Earlier this spring, the cost of a gallon of gas was averaging close to $4 in the US. Analysts were predicting $5 gas this summer, followed by the sun burning out and the moon exploding. Ironically, none of this happened. During the early part of summer gas prices were steadily dropping. A barrel of oil that was close to $100 in April, dropped to $80 in early summer, and is now around $90. In some parts of the US, a gallon of gas went under $3. So what causes the move in prices?
The Oil Market
First a quick background of how the oil market works. Oil is traded on the futures market. Basically, you buy or sell a futures contract for a barrel of oil at some point in the future. The reason why oil trades “in the future” is so that businesses can better budget for their costs. Imagine running an airline and having to change ticket prices multiple times throughout the day based on the price of oil. Think about as a consumer buying that plane ticket. It would be a crap-shoot as to when the best time to buy an airline ticket would be. For this reason, among others, oil is traded in the futures market.
A Few Places of Blame for High Oil Prices
Depending on which of our elected officials you listen to (and which party in in office), it’s either the greedy oil companies or the greedy speculators trading oil futures on the open market. Inevitable, the President or Congress (sometimes both) will have hearings to try to determine why gas prices are high. They already know why, but since the average American does not, it makes it look like your President or Congressperson is doing his or her job of looking out for you, hoping to secure your vote.
Their arguments include: to lower the cost of gas, we need to tax big oil more by ending their tax breaks, stop the speculators from trading and release some oil from our strategic reserves. (Isn’t it ironic that this issue seems to come up every four years, of which coincides with the election?) Unfortunately, none of these are the real reason why gas prices rise and fall.
It Isn’t Big Oil
Big Oil doesn’t regulate the price that they sell oil for. The market makes that decision. So getting upset that Mobil or Chevron had a gazillion dollars in profit last year isn’t the issue. They simply place a barrel of oil for sale on the market and it sells for what the market is willing to pay for it.
It Isn’t Speculators Trading on The Market Either
The futures market for oil is a trillion dollar market. To think that the speculators have enough money to control the price of oil is ludicrous. To play devil’s advocate, let’s just say they do have enough power and money to control the market. The fact is that speculators and any investor for that matter, can make money regardless if the price of the investment rises or falls. Their ultimate goal is to not raise the price, but to make money. They can do this when the price rises and they can do this when the price falls. It matters to them not which way the price moves, just that it moves.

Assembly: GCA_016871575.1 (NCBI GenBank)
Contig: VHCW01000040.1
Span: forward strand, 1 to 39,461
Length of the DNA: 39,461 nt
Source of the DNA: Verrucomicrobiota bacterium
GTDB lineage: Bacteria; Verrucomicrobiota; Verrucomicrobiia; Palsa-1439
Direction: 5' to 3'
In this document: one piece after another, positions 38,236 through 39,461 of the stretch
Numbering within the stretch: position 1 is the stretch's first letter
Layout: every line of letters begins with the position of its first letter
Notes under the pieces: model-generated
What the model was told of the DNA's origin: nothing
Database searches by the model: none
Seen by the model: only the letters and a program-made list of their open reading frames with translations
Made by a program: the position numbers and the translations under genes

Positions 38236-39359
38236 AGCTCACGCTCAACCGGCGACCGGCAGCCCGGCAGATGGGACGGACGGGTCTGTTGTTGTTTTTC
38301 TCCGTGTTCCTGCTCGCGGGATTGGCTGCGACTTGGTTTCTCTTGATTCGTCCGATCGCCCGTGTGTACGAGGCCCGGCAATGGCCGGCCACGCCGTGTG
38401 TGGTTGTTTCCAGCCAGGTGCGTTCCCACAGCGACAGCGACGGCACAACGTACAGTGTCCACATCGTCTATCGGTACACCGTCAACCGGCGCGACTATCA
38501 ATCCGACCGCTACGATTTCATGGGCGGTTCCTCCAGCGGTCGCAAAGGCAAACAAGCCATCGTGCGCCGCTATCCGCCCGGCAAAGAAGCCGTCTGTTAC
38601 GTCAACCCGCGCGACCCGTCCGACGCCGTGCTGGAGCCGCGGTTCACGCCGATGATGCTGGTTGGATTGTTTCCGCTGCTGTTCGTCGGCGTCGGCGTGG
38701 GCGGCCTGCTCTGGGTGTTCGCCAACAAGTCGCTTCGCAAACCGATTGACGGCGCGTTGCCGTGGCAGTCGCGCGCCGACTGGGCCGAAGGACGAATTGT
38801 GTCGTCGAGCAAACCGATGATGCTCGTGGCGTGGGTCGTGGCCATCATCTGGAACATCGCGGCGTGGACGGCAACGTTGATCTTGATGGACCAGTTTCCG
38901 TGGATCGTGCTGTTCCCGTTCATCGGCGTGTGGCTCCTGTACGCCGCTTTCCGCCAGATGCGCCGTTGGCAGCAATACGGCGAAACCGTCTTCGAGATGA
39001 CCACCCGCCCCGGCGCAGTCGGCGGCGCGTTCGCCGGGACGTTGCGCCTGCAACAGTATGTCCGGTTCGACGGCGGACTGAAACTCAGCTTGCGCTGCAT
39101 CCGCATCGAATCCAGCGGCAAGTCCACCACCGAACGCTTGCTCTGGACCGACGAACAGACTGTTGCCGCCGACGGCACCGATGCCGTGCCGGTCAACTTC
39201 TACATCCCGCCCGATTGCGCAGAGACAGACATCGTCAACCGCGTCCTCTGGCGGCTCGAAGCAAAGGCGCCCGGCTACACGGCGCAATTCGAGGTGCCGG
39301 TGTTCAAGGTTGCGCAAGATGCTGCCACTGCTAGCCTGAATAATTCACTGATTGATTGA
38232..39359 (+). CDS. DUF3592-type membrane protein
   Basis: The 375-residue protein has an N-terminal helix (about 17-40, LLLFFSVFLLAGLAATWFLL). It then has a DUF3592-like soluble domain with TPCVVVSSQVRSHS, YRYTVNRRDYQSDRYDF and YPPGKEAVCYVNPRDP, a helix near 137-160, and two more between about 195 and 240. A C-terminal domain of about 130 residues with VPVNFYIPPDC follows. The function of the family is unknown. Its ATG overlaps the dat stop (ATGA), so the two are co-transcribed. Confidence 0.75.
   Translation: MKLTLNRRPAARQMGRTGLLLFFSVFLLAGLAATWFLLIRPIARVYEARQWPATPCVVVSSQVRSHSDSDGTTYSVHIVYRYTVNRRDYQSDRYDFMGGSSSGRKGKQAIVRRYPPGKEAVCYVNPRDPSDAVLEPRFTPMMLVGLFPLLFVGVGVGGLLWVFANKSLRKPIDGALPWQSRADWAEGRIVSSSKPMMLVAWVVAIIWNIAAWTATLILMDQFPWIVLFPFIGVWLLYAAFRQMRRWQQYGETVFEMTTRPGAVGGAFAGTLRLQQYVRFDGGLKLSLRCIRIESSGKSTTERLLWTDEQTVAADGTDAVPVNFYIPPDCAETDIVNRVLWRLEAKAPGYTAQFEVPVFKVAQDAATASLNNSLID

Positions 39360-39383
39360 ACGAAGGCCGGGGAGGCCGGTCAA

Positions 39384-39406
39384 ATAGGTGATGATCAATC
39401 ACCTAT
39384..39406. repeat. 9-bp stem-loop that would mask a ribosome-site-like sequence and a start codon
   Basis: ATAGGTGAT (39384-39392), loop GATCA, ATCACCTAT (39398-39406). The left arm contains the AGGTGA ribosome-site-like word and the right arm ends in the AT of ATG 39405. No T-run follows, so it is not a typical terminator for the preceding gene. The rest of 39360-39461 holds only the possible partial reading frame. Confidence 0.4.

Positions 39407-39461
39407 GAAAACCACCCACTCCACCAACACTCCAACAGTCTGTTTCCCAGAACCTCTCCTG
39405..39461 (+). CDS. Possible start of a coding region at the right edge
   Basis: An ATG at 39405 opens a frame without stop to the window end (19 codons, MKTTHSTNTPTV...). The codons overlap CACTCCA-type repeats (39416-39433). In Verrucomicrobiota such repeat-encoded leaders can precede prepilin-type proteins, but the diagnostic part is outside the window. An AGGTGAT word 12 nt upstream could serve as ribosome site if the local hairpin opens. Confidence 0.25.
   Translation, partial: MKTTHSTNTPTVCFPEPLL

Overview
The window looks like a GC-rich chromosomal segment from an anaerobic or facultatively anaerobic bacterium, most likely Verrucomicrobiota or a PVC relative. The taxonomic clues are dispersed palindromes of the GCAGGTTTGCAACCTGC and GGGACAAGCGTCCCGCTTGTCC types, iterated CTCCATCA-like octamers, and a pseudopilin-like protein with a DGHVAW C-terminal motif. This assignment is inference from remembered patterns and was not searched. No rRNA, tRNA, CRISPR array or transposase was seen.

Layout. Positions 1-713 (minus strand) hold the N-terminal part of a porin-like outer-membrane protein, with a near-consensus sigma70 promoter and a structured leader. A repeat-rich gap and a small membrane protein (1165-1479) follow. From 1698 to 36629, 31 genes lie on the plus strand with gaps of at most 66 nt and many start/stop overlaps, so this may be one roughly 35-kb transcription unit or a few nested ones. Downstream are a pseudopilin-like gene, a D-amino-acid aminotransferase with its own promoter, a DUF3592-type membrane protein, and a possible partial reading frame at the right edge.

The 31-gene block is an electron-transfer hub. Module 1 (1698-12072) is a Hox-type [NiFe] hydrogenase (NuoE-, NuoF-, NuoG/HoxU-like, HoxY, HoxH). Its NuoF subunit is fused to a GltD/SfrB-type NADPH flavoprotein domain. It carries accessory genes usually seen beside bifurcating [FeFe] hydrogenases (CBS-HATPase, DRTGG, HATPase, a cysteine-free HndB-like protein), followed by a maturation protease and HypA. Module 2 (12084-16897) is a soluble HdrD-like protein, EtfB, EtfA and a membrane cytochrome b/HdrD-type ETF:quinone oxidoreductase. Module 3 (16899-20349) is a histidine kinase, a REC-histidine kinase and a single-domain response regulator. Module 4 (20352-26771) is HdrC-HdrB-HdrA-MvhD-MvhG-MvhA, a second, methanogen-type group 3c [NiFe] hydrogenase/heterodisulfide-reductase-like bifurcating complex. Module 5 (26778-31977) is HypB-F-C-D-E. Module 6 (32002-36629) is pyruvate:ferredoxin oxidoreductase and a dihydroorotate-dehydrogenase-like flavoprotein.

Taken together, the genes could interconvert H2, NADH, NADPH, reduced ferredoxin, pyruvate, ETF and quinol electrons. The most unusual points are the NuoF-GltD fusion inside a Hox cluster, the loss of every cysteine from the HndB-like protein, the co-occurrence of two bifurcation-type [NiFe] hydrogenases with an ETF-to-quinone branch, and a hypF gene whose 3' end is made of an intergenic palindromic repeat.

Maybe Supply and Demand?
It is not all because of supply and demand. This does play a factor, but it is not the overall cause. You can’t make the argument that demand for oil dropped by 20% in early summer when nothing has changed globally. India and China are still growing, needing oil. The US still needs the same amount of oil. The supply hasn’t suddenly jumped by 20% either. OPEC is still supplying the same amount as they were before.
The Real Culprit: The US Dollar
Over the short term, supply and demand along with speculators can move the market. Just look back to Hurricane Katrina for proof. But over the long term, the roles the above play diminishes. So what is the real cause? It’s the value of the dollar. Yup, the ol’ greenback. Oil trades in dollars. So, when the value of the US dollar drops, the price of oil rises. Why is this? Because the producers of oil get paid in dollars. If the value of the dollar drops, the oil producers require more dollars for their goods, in this case oil. When the value of the dollar rises, the suppliers require fewer dollars for their goods.
Let’s look at an example to try to make this clearer. You make widgets. At the end of the day, you produce 10 number of widgets and sell them for a total of $100. If the value of the US dollar drops, you will demand more dollars for the same number of widgets. You might require $150 for that same 10 number of widgets. Conversely, should the value of the US dollar rise, you will require fewer dollars for those widgets.
Take a look at the chart below from the Federal Reserve. The green line is US Dollars and the black line is Oil. Notice how they are mirror images? As the value of the dollar rises and falls, the price of oil does the exact opposite.
The effect of a devaluing dollar doesn’t stop at the price of oil either. It affects you with every transaction that you make. As the Federal Reserve continues to pump money into the economy through “quantitative easing”, the value of the dollar drops because there is more supply than there is demand for it.
In an ideal world, the value of the US dollar will rise, but not by too much. Just like too much or too little inflation is a bad thing, so too is too high or low a value of the US dollar. A slow increase in the value of the US Dollar will allow for healthy growth over time of both the economy as a whole and for consumers bottom lines. Because of this, we will most likely never see $2 per gallon of gas again, but that isn’t so much of a bad thing as a slow growth in prices shows that an economy is healthy.
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